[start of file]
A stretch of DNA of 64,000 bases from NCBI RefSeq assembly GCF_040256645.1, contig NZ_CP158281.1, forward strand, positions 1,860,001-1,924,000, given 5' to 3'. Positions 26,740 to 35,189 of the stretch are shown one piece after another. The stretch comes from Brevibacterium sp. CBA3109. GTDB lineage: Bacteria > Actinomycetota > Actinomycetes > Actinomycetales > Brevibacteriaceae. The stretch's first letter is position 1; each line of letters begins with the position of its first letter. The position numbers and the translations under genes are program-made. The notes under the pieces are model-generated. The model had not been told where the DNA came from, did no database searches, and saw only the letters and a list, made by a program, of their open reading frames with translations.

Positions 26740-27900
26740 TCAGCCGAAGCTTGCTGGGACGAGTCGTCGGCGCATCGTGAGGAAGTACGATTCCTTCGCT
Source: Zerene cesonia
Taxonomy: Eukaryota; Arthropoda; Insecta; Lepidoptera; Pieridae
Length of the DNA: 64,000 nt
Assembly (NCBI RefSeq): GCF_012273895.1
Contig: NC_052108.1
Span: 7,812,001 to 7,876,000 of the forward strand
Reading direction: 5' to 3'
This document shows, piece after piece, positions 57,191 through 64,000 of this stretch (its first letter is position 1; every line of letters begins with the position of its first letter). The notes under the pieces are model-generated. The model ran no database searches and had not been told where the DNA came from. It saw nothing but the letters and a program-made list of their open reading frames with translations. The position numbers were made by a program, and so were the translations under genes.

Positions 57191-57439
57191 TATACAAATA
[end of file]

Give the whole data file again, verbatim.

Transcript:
A stretch of DNA of 64,000 bases from NCBI RefSeq assembly GCF_040256645.1, contig NZ_CP158281.1, forward strand, positions 1,860,001-1,924,000, given 5' to 3'. Positions 26,740 to 35,189 of the stretch are shown one piece after another. The stretch comes from Brevibacterium sp. CBA3109. GTDB lineage: Bacteria > Actinomycetota > Actinomycetes > Actinomycetales > Brevibacteriaceae. The stretch's first letter is position 1; each line of letters begins with the position of its first letter. The position numbers and the translations under genes are program-made. The notes under the pieces are model-generated. The model had not been told where the DNA came from, did no database searches, and saw only the letters and a list, made by a program, of their open reading frames with translations.

Positions 26740-27900
26740 TCAGCCGAAGCTTGCTGGGACGAGTCGTCGGCGCATCGTGAGGAAGTACGATTCCTTCGCT
Source: Zerene cesonia
Taxonomy: Eukaryota; Arthropoda; Insecta; Lepidoptera; Pieridae
Length of the DNA: 64,000 nt
Assembly (NCBI RefSeq): GCF_012273895.1
Contig: NC_052108.1
Span: 7,812,001 to 7,876,000 of the forward strand
Reading direction: 5' to 3'
This document shows, piece after piece, positions 57,191 through 64,000 of this stretch (its first letter is position 1; every line of letters begins with the position of its first letter). The notes under the pieces are model-generated. The model ran no database searches and had not been told where the DNA came from. It saw nothing but the letters and a program-made list of their open reading frames with translations. The position numbers were made by a program, and so were the translations under genes.

Positions 57191-57439
57191 TATACAAATA